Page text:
Tuesday, April 2, 2013

B is for Bully


USA, 2011
Running Length: 98 minutes
Cast: Alex, Ja’Maya, Kelby, David Long, Tina Long, Kirk Smalley
Director:  Lee Hirsch
Cinematography: Lee Hirsch

Kids are bullied in schools every day.  Teachers turn a blind eye, unable or unwilling to get involved or stop it.  For some kids, the daily torture becomes too much to bear and they take their own lives.  Or others.

Bully doesn’t offer any insight into why kids bully one another.  It doesn’t offer the bullied any strategic moves to avoid being bullied. What it does do is put a face to the millions of kids for whom going to school each day is an ordeal.

Filmed in various American states and towns, Bully follows several children as they struggle through the school year.  There’s sweet, gawky Alex, a middle-schooler who gets called Fish-Face by his peers and is subjected to painful humiliations on the bus to school each day.  There’s Kelby who came out as a lesbian and now faces harassment and hatred from her whole small town.  And there’s smart, talented Ja’Meya whose daily journey to school became so traumatic she held a gun on the entire busload of kids and wound up in juvenile prison.

The adult figures presented here are shown to be ineffectual or uncaring.  They can’t see what is going on under their noses and if they do see it, they only see a tip of the iceberg, not the full extent of the problem.  When Alex’s parents go to the school to complain about his treatment on the bus the administrator claims she’s ridden the bus and the kids are model citizens.  No one challenges her with the fact of course the kids behave when they’re being watched by an authority figure.  It’s when they aren’t being watched the problems arise.

It’s hard not to feel for these kids, and the parents who speak here about the loss of their kids after the bullying forced them to do the unthinkable.  I had tears in my eyes when I heard about 11-year-old Ty taking his own life.  An 11-year-old shouldn’t even know what suicide is, let alone feel desperate enough to use it.

But I don’t think this film went far enough.  Showing bullying and its consequences is not enough.  Real, practical solutions for stopping it need to be investigated.  And for this to happen, school administrations need to acknowledge that it is going on.  The film makers state they want this film to be used as a tool in schools, but I can’t see how, without offering anything but portrayals of bullying, and parental grief, the film has any role to play except in raising awareness of a problem most kids are already all too aware of.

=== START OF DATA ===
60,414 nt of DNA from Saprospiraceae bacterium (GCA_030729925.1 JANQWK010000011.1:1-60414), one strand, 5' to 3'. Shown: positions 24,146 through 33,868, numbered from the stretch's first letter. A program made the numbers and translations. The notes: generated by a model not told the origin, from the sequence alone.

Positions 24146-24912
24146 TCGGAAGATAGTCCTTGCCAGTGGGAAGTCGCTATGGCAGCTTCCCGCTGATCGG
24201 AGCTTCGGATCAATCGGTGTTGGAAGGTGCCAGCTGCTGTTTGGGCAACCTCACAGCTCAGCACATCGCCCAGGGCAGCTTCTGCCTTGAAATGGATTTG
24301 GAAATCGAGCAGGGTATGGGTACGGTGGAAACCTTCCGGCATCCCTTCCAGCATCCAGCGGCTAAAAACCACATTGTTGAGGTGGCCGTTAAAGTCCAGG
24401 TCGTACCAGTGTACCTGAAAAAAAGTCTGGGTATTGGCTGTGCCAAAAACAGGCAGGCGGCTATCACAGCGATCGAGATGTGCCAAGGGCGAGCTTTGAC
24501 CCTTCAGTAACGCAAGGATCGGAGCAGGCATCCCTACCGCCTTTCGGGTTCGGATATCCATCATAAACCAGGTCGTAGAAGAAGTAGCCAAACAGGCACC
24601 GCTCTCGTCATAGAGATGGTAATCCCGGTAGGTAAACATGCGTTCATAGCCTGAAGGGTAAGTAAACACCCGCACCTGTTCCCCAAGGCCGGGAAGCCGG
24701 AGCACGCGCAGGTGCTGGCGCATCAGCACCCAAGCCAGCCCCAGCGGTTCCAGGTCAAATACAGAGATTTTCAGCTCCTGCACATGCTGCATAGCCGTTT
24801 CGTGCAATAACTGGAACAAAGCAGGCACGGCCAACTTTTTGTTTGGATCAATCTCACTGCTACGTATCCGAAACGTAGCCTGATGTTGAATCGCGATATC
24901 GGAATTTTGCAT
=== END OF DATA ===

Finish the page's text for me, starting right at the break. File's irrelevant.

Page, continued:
1. I've really been meaning to see this movie, but now I'm disappointed that it offers no practical solutions to the problem (what's the point then?). Instead it will probably just make me sad and angry, so I guess we'll see. Thanks for the scoop :)

  2. Sounds worth a watch but a shame that it's all about awareness raising and not more substantial in terms of creating a change.

  3. I avoided this film because this is the kind of pain it hurts to watch, and if it's just a shockumentary with no solutions offered...I think I'll continue to avoid it ~_~


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  4. Sounds like something I need to watch, as a parent and a teacher. Maybe a discussion with kids at the end about how to solve the problem would provide insight and be more powerful for them to come up with their own solutions? (I need to watch the film to decide if that's a viable option). Thanks for sharing.

  5. This just sounds tragic. It's one thing to start to get bullied in high school -- you have just four years and then you're free. But for it to start on kids this young ... it's horrible. I agree that an 11 year-old shouldn't know about suicide, let alone want to use it. It would've been nice if the movie could list some practical solutions.

    The saddest part is that bullying is a known problem and has been for a while now. Yet little has changed.

    Great review.

  6. This is such a vital subject. It's a shame that the film didn't offer any solutions. Thank you for this post.

  7. This movie was famously the subject of bullying itself, when the ratings board threatened it with an R, which would have prevented its target audience from even seeing it...

  8. I totally agree. I'm an advocate of cameras in buses, hallways, and campuses. In fact, on every street and in every apartment hallway. if everywhere on earth was watched by a camera, I think 90% of crime would stop. Considering how small cameras can be now and how inexpensive digital recording is, I'm very surprised that they're not utilized by more towns and companies.

  9. I've not seen this yet.
    The reason they don't offer any solutions is that no one knows what to do about this, and the biggest issue is that e solution is individual to the person...

  10. I wish the film offered solutions. I have a feeling many administrators do nothing because they have no idea what to do.